Personal Finance for Women

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 Submitted By: Gienie Assink, Springfield, Oregon

 

What’s the biggest difference between being dependent on someone else and being on your own?  For many women it’s taking financial responsibility for themselves and perhaps for dependents as well.

 

Being financially responsible usually means earning enough money to support yourself.   That may be something you experience for the first time as a young woman ready to move into a home of your own.  But financial independence isn’t as much an age issue as you may think. 

 

 If you’re widowed in your 40s or 60s, divorced or separated in your 30s or 50s, you may also be just starting out on your journey to personal financial security.

 

Whether you’re living on your own for the first time, have just gotten married, or made some other change, you may be facing the challenge of making your money stretch far enough to cover your needs.

 

As a general rule, separating your needs and wants is one of the best ways to create a workable budget.  But don’t think of a budget as a rigid spending plan.  Its real value is serving as a guideline for managing your money.

 

As you take responsibility for managing your own finances, you’re likely to have a number of questions about the decisions you have to make:

 

  1. How do I pick a bank?
  2. Are all credit cards the same?
  3. Why is it important to have a good credit history?
  4. Should I take up student loans?

 

Two basic resources for successful money management are choosing the right financial institution to handle your money, and establishing a good credit rating through the careful use of credit cards.

 

Finding the bank that’s right for you means comparing the fees and rates various banks charge for different accounts.  You may want to open just a checking account, but maintaining a savings account as well can be a good way to establish an emergency fund to fall back on.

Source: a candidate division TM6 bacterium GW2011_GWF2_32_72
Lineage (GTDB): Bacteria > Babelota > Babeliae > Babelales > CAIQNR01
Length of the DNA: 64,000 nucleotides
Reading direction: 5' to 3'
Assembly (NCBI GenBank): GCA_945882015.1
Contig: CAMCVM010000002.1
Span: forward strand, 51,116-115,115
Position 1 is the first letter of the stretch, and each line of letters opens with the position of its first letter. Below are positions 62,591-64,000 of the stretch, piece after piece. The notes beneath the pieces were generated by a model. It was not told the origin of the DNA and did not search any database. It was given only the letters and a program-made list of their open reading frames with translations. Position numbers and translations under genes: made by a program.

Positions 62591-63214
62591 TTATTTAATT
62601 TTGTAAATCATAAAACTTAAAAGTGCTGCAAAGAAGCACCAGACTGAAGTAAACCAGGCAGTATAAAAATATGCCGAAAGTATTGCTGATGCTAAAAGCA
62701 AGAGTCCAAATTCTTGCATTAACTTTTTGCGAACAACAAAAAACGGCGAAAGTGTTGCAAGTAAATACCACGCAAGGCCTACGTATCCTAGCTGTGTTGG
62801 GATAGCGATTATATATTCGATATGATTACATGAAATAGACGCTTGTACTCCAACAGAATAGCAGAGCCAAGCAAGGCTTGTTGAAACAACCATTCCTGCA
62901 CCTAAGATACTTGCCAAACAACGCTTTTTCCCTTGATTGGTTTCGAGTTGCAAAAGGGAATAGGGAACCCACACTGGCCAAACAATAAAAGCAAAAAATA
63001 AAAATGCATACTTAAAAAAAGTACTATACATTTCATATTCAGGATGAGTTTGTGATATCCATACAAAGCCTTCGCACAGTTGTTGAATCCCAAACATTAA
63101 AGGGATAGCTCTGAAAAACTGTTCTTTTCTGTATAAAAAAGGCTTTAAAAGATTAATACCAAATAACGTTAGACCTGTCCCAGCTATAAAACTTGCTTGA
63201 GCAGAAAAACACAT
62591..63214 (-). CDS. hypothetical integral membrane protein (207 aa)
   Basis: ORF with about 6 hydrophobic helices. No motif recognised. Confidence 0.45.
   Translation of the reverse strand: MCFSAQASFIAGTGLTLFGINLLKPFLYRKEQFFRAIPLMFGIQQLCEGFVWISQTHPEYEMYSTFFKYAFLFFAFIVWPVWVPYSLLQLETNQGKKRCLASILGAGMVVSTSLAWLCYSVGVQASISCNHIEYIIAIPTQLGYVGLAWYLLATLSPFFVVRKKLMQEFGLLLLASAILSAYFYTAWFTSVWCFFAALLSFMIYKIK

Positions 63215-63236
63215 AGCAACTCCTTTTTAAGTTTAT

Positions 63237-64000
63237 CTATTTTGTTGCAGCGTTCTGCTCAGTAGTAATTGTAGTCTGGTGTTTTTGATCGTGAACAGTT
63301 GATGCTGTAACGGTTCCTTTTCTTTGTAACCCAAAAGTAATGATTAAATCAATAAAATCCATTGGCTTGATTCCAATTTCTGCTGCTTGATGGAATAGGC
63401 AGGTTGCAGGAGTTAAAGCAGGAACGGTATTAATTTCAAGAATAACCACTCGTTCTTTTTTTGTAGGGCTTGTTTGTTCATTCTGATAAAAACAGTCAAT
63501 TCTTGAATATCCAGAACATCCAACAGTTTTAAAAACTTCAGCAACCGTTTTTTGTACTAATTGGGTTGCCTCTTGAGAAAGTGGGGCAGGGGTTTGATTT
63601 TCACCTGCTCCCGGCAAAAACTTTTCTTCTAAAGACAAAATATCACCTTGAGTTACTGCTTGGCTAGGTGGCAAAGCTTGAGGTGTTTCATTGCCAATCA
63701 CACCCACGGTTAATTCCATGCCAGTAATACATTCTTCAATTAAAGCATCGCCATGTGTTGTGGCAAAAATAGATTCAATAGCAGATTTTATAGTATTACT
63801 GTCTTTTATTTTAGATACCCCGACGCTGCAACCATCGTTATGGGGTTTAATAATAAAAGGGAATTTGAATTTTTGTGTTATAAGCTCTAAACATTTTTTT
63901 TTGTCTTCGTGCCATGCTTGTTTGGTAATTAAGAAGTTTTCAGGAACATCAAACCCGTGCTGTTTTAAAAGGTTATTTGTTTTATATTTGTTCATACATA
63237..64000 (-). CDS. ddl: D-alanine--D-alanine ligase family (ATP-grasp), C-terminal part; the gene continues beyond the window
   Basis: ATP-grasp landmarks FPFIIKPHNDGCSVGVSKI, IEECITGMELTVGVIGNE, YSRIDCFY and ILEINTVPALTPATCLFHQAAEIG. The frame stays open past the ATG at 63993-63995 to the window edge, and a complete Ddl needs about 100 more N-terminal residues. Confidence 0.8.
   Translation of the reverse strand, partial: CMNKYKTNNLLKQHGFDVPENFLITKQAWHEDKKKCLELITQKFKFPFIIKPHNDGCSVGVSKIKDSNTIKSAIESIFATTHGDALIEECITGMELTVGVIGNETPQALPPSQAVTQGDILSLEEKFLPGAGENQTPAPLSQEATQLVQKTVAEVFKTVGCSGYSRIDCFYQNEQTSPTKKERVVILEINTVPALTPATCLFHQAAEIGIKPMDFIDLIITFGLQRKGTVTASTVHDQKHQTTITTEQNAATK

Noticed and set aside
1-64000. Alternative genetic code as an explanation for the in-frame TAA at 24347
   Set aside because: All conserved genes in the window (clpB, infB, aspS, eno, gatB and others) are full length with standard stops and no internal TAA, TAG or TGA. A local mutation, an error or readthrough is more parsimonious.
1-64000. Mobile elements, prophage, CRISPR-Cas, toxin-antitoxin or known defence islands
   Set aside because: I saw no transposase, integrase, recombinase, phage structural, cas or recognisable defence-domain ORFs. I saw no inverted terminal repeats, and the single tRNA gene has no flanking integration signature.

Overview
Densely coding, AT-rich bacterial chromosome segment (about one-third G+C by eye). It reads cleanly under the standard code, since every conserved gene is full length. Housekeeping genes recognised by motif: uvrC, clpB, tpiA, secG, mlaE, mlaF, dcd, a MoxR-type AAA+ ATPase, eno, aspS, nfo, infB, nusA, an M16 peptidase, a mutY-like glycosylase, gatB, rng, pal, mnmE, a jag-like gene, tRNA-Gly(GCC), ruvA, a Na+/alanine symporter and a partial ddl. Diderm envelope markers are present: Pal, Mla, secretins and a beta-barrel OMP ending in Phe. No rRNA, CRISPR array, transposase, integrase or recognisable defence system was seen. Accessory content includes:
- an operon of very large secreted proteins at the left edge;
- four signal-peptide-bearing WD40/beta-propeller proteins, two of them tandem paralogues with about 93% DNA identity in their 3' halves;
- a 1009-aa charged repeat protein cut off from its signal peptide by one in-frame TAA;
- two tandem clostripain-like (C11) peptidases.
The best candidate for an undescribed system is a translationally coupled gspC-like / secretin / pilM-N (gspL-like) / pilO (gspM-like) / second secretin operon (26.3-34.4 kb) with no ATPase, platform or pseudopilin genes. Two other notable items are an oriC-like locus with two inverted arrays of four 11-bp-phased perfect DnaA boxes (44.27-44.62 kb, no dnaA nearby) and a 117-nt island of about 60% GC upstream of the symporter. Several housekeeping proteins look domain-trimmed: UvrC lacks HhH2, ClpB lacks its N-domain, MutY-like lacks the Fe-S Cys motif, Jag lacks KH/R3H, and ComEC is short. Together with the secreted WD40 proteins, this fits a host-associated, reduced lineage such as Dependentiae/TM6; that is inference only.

Getting a good credit card can be a good way to build your credit record.  You’ll have many choices when you decide to get your first card, but the main things to think about when choosing a card are you buying habits, your tendency to keep a balance, and your desired credit limit.

 

Going back to school, either to college or graduate school, is a common goal.  You may realize once you start working that more training or another degree could lead to better job opportunities.

 

More education can be beneficial in many ways but it can take a toll on your wallet.  Many scholarships, financial aid programs, and student loan options exist for people who want to further their education, but need some financial help.

 

If your classes pertain directly to your job, you might also check to see if your employer will reimburse you for your tuition.  Sometimes an employer will include this opportunity in an employee benefits package.

 

Overall, feeling confident about money matters, and understanding essential financial topics, can help you plan effectively for your present and future financial security.  The best thing you can do is education yourself on the issues, always ask questions, and be in continual pursuit of something better!